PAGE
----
Doom is split into four separate Episodes, each containing 8 levels, and each sporting a unique theme. Knee Deep In The Dead is one of the most iconic sequence of levels ever constructed, and provides a perfect balance between intense combat, satisfying level design and difficulty. As you progress through each chapter, things begin to escalate, with your skills as a player tested to the extreme. Once you reach the hellish nightmare that is Thy Flesh Consumed, you will be assaulted by endgame bosses as early as mission one, and hordes of demons so vast, you might actually succumb to a coronary before the incoming fireballs reach your lifeless corpse. Not all levels are created equally, but with nearly 40 levels staring you down, it is a feat in and of itself that the vast majority of them are of such high quality.Doom is not a walk in the park, but it remains mostly fair thanks to it diligently preparing you throughout its many, many levels.

Of course dying repeatedly to attain the mastery required can get a tad tedious, and more than a little bit disheartening. Heck, it might even verge on the repetitive at times. But all the hallmarks that make an FPS good, are present and accounted for. Doom is aware of its monotonous cycle, and frequently takes measures to keep things interesting. You will frequently be ambushed by demons, often from behind upon hitting tripwires or collecting keys. The sound of demons being your only indicator that an ambush is near. Certain rooms are designed to be fun, with explosive barrels everywhere, and unaware demons standing in close proximity. It knows when to shock you, it knows when to kill you, and it knows when to give you a powertrip.

When playing a 27 year old game, you can’t exactly expect cutting edge graphics, and Doom is certainly dated when it comes to its aesthetics. What surprised me however, was how well the game has aged. Sure, the game is blocky, thanks in part to its reliance on 2D sprites. However Doom’s style is seemingly timeless, as it carries the visuals magnificently to the 21st century. There is even a wonderful use of lighting, which was truly unexpected. Entire rooms can go black, filling your heart with an abyss-like dread. Strobe lighting allows only the quickest flash of a demon’s position. Enemy projectiles even emit a rudimentary form of light, allowing you to see the oncoming death. Even the animations, despite how basic they are, utilise keyframes perfectly, giving everything a real sense of weight. You know exactly when an enemy is about to attack due to specific tells, giving you ample opportunity to dodge out of the way.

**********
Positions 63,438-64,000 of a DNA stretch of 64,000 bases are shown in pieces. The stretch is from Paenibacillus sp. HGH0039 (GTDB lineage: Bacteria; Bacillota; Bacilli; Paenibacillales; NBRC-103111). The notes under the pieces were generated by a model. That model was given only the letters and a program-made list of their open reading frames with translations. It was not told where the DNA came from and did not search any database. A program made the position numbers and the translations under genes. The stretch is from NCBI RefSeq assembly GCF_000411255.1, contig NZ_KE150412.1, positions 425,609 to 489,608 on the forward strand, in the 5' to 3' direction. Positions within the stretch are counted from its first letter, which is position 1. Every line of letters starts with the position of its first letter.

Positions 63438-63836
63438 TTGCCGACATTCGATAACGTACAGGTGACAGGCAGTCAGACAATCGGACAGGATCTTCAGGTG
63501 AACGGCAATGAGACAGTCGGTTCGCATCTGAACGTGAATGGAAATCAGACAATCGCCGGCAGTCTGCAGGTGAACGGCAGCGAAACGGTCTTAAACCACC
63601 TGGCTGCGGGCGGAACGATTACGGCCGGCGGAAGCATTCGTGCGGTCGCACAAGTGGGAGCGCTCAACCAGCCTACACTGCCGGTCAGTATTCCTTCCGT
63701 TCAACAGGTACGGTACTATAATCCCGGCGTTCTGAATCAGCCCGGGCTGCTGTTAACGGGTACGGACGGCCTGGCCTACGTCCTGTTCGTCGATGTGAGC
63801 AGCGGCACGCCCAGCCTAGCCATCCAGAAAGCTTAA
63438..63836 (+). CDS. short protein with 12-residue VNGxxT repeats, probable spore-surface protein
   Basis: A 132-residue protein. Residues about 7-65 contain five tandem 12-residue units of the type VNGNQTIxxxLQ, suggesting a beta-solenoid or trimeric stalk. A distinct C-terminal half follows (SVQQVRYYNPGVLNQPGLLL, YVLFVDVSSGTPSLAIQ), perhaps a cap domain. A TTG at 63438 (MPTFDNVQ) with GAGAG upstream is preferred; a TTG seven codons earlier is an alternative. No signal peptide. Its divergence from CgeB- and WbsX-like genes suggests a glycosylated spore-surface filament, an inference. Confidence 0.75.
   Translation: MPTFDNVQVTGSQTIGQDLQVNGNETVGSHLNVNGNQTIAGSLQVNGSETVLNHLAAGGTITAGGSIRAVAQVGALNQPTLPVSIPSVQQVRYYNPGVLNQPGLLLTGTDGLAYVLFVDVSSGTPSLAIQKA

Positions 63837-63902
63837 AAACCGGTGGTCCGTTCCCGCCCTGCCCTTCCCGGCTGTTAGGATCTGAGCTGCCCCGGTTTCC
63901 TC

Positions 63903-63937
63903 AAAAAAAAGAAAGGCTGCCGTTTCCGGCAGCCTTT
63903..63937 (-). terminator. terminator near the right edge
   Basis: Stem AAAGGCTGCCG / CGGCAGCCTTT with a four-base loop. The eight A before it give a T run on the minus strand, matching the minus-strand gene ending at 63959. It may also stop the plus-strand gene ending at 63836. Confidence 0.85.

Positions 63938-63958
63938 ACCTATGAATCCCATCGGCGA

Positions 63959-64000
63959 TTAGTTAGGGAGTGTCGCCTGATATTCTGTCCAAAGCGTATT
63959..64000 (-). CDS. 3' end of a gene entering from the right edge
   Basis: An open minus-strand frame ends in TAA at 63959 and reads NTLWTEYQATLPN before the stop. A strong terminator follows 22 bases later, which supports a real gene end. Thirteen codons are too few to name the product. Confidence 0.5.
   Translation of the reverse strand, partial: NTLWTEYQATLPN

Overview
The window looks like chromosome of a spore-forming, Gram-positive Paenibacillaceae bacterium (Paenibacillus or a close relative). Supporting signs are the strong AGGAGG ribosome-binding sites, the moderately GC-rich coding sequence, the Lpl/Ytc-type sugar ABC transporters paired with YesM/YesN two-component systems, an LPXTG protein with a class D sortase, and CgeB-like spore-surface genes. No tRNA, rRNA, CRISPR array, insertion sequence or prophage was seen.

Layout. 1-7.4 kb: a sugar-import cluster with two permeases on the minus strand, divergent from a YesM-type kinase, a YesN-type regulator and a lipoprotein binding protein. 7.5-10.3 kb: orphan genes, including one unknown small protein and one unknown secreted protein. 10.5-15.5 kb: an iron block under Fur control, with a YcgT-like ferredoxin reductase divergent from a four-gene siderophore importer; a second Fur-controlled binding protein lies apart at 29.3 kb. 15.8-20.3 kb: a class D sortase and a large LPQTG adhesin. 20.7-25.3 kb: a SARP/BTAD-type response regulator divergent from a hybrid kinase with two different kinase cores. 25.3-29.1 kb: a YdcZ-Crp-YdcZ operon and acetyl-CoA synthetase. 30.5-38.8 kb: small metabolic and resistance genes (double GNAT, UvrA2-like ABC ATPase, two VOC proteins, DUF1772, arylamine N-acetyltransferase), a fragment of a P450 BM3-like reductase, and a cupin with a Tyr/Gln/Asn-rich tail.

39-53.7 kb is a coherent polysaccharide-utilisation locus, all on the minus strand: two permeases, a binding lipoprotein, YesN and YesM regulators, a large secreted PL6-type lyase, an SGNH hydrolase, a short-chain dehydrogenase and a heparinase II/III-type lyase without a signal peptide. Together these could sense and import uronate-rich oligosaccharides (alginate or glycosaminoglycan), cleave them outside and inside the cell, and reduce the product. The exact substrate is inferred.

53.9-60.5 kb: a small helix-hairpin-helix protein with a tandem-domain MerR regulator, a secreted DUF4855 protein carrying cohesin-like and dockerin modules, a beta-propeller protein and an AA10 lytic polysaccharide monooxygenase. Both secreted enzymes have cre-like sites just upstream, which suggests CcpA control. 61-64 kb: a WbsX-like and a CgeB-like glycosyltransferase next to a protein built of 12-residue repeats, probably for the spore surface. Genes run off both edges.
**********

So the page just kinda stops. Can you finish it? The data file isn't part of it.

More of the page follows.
Early midi soundtracks are not exactly pleasant on the ear, especially when we have spoiled with fully orchestrated marvels in recent years. Doom’s soundtrack is quite the exception to this rule. Using remixed 90’s thrash metal from bands like Metallica, Doom has a distinct sound that likely wouldn’t be able to exist nowadays. When you aren’t headbanging to metal, you are sitting in suspense as Doom throws more melancholy and atmospheric tracks into the mix. It’s great stuff, marred only by a couple jingles that get a tad repetitive over a long maze jaunt. For me though, the highlight of the show are the sound effects. Whilst a tad distorted, they still convey a mighty fine amount of heft with each pull of the trigger. The shotgun in particular has a sound that would bring any gun-nut to near-climax levels of ecstasy. Even picking up ammo sends ASMR tingles throughout the entirety of your brain. It’s like you’re being gently stabbed in your frontal lobe, with a knife made of cotton candy and dreams.

Doom is a true masterpiece. It fully understands what makes a good FPS, and flaunts its tight gameplay like a stripper in a thong. I was too young to play Doom back in 93′, but my god, I wish I could have. There is a reason the FPS genre was originally named Doom-Clone, and this is because Doom is the granddaddy of them all…minus Wolfenstein (also made by ID Software). This is a timeless classic that everyone needs to play at some point in their life. In fact, I am off to play through the game a fifth time.

Toast Seal Of Approval

Your comments are welcome, however we all know that the only comment you will be making is: “Doom is frickin awesome!”.